In reality, she wanted to be left alone to do what she wanted when she wanted to do it. Y’know, like every American ever born.

Mama B didn’t want to be rescued. She wanted to live her life. On her own terms.

I tried the rescuing thing too. I fell into the same trap. And I caused unintended hurt to my husband who had played caregiver to Mama B in some form since he was a teenager.

It’s hard to see someone you think needs rescuing and respect their wishes to live the way they want to.

People are more autonomous than dogs. They have rights under the law that keep them from being subjugated. They have voices that can tell you what they want and don’t want. And they have opposable thumbs that can help them sign restraining orders or just walk out the door.
A rescue dog has found his home.

Should Dog Rescue Efforts Be Redirected To People Rescue?

Katz implies that intensive dog rescue is less worthy than efforts to help people. I don’t think it’s so black and white.

For one, I believe that efforts to help animals ultimately help people as well. Yep, you got me. Katz’s article inspired my personal theme for Blog the Change for Animals – Want to Protect Animals? Care About People.

But I also have an insider’s look at people involved in dog rescue. They’re some of the most compassionate people I know—to people and to dogs.

I know some have already supported aid efforts to victims of typhoon Haiyan. Others share their dogs with people in nursing homes and hospices as well as helping children learn to read. Others support people stricken with cancer. Some are sacrificial caregivers for family members, taking the stress and burden that others can’t manage.

I don’t think people who rescue dogs use up their compassion on dogs so they have nothing left for people. If anything, compassion for one living creature, one that’s “easy” to help, strengthens those empathy muscles so they can spread the compassion around.

So why do people rescue dogs? Because they can. And in a world where so many problems feel insurmountable, Mr. Katz, that’s good enough.
Your Turn: What do you think of Mr. Katz’s comments about the resources put toward animal rescue? Is it a good thing? Or do some people favor animals over humans too much?
photo credits: (Mutts are the Best) freeloosedirt, (Dog Eye) sadiehart, (Rescue Dog in Crate) ilovemytank via photopin cc. Rescue Ribbon is from Flickr.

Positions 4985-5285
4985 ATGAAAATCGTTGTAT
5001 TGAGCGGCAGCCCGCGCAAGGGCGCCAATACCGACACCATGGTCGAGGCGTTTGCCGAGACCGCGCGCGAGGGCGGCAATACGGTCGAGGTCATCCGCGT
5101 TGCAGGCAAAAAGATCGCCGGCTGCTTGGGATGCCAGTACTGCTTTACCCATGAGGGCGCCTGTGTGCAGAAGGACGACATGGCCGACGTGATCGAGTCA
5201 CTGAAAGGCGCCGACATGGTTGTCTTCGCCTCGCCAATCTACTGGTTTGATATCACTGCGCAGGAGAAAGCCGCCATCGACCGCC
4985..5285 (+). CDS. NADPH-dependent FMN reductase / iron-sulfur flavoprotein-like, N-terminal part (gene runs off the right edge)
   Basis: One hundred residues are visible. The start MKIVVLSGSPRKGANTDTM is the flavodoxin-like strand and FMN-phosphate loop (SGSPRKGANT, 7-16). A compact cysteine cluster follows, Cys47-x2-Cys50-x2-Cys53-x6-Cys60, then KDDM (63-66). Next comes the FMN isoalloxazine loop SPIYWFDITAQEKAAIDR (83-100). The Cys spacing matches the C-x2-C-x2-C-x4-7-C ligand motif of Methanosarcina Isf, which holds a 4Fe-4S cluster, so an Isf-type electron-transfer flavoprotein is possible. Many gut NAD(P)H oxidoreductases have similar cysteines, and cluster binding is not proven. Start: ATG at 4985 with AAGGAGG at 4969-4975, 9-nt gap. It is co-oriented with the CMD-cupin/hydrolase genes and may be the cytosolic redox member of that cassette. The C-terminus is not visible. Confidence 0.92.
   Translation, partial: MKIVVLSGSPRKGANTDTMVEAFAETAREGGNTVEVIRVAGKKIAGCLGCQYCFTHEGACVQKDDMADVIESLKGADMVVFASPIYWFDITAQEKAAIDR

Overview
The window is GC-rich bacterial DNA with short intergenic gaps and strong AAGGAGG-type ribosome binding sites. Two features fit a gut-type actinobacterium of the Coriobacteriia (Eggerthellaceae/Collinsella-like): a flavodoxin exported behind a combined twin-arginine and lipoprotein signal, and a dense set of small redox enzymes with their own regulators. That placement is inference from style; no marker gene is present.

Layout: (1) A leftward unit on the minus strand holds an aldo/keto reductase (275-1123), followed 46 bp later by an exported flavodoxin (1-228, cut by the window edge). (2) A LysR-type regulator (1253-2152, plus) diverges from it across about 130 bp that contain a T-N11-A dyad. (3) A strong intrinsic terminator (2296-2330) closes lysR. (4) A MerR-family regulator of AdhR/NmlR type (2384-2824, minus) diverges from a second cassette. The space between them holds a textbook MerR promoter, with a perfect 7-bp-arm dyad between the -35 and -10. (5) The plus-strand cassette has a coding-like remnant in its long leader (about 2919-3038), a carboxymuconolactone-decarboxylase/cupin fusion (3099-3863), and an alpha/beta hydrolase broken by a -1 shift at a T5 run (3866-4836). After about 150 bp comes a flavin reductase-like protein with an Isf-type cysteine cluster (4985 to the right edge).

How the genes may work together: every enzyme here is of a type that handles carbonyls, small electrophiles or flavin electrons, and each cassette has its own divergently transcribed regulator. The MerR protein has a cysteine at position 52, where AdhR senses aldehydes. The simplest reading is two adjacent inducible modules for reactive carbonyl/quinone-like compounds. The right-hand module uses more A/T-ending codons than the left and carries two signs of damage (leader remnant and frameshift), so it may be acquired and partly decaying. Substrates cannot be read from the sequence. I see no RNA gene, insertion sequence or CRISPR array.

Disclosure: The book link in this post will take you to Amazon. If you buy anything through this link, I’ll earn a few cents to pay my hosting costs. But your purchase won’t cost you any more. Thanks for your support.

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  1. Margaret T says:

    I taught in an urban public high school for 33 years. Then, when I retired, I began to work with a rescue. I find the progress the fosters make to be much easier to track! I get immediate gratitude from the dogs. I see them fatten up or trim down. I see them learn etiquette, basic commands, maybe even tricks. I know that they go to good homes, and I often get pictures of them with their families (Facebook is a wonderful thing for that). It’s a fairly immediate reward for me. Teens were never as grateful as the dogs and the people who adopt them. =)
    I have to admit that I do run into the teens, now all grown up and responsible, from time to time. The last time I went to the grocery store, I saw a former student who is now a fireman, and he stopped and we chatted. He was nice then, and he’s still nice, but that’s not my doing.

  2. I think that the biggest difference is that dogs don’t really have any rights and they cannot help themselves. Many, but not all humans have options and some choose to use them, some don’t. Humans can help themselves in many cases. Homeless people that don’t want to work, that is a choice, but a dog that was tossed onto the street because the family had a baby does not have a choice or an option. Dogs have to depend on people for help, people can often help themselves or arrange for their own help. We support pet rescue any day!

  3. I think I would argue that helping dogs helps humanity. Those people who, for one reason or another, through choice or through illness (addiction being included as it should) live on the streets or in extreme isolation, greatly benefit from the companionship and emotional support dogs provide. There are countless homeless whose dog is the only reason they haven’t given up completely on life.